Graduation is coming up. You or a loved one is about to finish the 13 years of prison hell called "public school" and will shortly be on their way to the real world. However, unlike K-12 the real world will not be pampering, it will not be cushioned, and it will certainly not be free. Matter of fact it will be outright dangerous.
There are people out there who are eager and waiting to take advantage of you or your loved one. Once you/they leave their parent's home, you will have credit card companies, not to mention the trillion-dollar-per-year education industry salivating over the prospect of young, naive 18 year olds ill-prepared and ill-educated by the public school systems, to be foolish enough to part with their money. Worse, most 18 year olds technically don't even have money to part with, and will likely go into 6 figure debt to "follow their dreams," making it a near-guarantee their financial futures will be ruined, and thus their lives, ruined.
Do not ruin your life. Get two ABSOLUTELY MANDATORY BOOKS for yourself or your soon-to-be graduate.
Bachelor Pad Economics.
Between the two Worthless is an absolute must for every high school graduate or prospective college student. It is short, it is cheap, and it is even in audio book format for easy consumption. If there is a graduation gift to get it is Worthless. It is the tough fatherly love adroitly and diplomatically delivered in book form about the real world realities of education, the labor market, and how to achieve financial success that you were too afraid to tell your children or read for yourself.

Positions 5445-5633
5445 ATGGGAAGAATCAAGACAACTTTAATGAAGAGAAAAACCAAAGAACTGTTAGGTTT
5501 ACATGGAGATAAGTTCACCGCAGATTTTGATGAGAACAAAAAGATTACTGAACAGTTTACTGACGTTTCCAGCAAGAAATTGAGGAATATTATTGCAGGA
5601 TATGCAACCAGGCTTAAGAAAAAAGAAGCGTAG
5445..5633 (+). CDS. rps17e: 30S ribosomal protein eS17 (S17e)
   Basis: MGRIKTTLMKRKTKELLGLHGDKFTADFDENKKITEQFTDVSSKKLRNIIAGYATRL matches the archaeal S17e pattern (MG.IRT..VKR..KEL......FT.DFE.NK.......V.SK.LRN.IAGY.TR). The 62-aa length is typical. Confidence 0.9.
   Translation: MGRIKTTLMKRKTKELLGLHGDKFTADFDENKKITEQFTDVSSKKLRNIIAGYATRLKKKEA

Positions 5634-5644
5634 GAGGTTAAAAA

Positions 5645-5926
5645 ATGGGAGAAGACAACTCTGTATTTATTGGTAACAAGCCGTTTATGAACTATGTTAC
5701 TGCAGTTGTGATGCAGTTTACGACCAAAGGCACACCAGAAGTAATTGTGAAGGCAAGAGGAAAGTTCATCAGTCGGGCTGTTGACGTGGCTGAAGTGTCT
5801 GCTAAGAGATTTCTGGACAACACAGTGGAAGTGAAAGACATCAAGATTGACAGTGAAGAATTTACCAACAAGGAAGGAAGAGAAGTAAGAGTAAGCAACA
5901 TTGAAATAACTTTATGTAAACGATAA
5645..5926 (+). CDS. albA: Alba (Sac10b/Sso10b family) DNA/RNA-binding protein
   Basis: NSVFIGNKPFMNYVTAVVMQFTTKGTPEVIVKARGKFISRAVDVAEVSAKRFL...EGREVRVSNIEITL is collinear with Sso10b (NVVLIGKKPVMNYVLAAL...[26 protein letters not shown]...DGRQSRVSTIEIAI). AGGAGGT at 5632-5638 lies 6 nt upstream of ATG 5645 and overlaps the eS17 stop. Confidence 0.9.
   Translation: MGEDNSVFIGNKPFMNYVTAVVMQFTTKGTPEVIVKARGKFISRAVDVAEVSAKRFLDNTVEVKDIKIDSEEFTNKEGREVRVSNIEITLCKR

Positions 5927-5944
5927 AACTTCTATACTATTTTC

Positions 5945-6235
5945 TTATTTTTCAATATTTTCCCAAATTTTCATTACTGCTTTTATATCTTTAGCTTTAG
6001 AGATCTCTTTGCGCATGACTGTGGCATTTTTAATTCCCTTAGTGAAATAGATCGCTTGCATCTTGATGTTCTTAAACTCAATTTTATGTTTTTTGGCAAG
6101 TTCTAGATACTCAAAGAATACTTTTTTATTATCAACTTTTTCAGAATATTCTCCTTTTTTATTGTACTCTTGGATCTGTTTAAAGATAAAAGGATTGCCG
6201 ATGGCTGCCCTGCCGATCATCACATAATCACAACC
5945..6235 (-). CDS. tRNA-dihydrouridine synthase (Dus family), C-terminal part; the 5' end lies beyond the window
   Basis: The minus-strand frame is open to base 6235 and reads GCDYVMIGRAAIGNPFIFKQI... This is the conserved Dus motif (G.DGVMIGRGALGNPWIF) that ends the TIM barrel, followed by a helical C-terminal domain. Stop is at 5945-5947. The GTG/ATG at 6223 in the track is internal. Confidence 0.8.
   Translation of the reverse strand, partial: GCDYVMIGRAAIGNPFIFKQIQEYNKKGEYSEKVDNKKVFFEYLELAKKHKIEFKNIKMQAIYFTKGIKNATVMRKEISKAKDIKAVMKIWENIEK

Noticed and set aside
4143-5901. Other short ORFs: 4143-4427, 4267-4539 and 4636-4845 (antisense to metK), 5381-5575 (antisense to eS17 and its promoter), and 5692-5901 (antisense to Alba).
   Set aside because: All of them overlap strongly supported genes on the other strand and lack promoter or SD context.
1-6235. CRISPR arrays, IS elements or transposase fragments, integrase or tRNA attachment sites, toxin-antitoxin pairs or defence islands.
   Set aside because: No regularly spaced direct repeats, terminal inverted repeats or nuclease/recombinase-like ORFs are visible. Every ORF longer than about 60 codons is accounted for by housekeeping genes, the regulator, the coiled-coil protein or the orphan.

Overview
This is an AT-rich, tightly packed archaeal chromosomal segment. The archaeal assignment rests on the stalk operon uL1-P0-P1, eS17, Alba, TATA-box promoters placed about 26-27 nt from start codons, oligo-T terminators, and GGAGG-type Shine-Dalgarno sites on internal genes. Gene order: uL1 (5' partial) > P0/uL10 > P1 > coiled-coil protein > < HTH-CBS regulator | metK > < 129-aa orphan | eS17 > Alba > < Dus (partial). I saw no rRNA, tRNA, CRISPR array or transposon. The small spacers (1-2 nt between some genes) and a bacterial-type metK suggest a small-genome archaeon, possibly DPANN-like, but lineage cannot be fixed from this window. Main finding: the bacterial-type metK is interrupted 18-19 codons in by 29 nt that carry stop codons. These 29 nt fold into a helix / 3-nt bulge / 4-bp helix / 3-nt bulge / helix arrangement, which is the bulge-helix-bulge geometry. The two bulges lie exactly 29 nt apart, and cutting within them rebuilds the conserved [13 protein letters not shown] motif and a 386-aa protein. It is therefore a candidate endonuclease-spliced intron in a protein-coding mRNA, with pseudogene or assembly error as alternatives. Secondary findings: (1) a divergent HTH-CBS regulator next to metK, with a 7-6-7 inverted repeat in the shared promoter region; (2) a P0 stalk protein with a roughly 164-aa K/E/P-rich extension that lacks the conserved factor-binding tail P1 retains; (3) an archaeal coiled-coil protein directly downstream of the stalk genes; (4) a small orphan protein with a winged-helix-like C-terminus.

Bachelor Pad Economics is a close second in that it goes beyond the immediate need for wisdom regarding choosing a major, and provides a financial road map for all young people, guiding them from the age of 14 to death in all of life's major and minor financial decisions.
These two books alone, if read by every 17 year old before they graduated from high school, would ensure there would never be any financial problems ever again. It is the financial and economic education everybody keeps regretting they don't have, and desperately wished they had 10, 20, 30 even 40 years ago.
However, while for some of us it may be too late, that doesn't mean we don't owe it to our youth to do what we can to make their lives better. Yes, I do get a commission on every sale of the book. Yes, I am primarily doing this to enrich myself. But a close second is the good these books will do for young people (even middle aged people) across the country.
Ergo, I humbly ask that if you are looking to buy a graduation gift for an upcoming graduate that you consider these two books or refer them to a friend or a loved one.